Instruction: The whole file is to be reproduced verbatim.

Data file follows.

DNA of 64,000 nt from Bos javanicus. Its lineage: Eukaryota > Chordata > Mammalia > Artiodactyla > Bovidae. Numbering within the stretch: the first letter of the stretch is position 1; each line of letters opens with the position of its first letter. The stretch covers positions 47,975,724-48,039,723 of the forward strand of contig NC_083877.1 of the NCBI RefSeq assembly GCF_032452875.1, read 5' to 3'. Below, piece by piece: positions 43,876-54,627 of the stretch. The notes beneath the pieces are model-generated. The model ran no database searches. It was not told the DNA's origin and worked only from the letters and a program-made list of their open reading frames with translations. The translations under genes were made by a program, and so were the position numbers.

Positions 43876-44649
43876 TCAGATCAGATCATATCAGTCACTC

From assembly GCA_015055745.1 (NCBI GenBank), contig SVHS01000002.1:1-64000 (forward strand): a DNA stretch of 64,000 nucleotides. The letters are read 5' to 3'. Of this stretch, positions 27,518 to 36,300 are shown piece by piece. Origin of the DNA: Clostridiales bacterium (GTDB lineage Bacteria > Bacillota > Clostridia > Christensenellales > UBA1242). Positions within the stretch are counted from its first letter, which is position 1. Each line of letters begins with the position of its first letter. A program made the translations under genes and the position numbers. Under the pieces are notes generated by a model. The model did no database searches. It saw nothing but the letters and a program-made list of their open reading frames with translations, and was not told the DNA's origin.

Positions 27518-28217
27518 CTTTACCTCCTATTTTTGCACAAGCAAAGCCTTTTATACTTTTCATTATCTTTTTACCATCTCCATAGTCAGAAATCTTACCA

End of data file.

DNA of 64,000 nt from Bos javanicus. Its lineage: Eukaryota > Chordata > Mammalia > Artiodactyla > Bovidae. Numbering within the stretch: the first letter of the stretch is position 1; each line of letters opens with the position of its first letter. The stretch covers positions 47,975,724-48,039,723 of the forward strand of contig NC_083877.1 of the NCBI RefSeq assembly GCF_032452875.1, read 5' to 3'. Below, piece by piece: positions 43,876-54,627 of the stretch. The notes beneath the pieces are model-generated. The model ran no database searches. It was not told the DNA's origin and worked only from the letters and a program-made list of their open reading frames with translations. The translations under genes were made by a program, and so were the position numbers.

Positions 43876-44649
43876 TCAGATCAGATCATATCAGTCACTC

From assembly GCA_015055745.1 (NCBI GenBank), contig SVHS01000002.1:1-64000 (forward strand): a DNA stretch of 64,000 nucleotides. The letters are read 5' to 3'. Of this stretch, positions 27,518 to 36,300 are shown piece by piece. Origin of the DNA: Clostridiales bacterium (GTDB lineage Bacteria > Bacillota > Clostridia > Christensenellales > UBA1242). Positions within the stretch are counted from its first letter, which is position 1. Each line of letters begins with the position of its first letter. A program made the translations under genes and the position numbers. Under the pieces are notes generated by a model. The model did no database searches. It saw nothing but the letters and a program-made list of their open reading frames with translations, and was not told the DNA's origin.

Positions 27518-28217
27518 CTTTACCTCCTATTTTTGCACAAGCAAAGCCTTTTATACTTTTCATTATCTTTTTACCATCTCCATAGTCAGAAATCTTACCA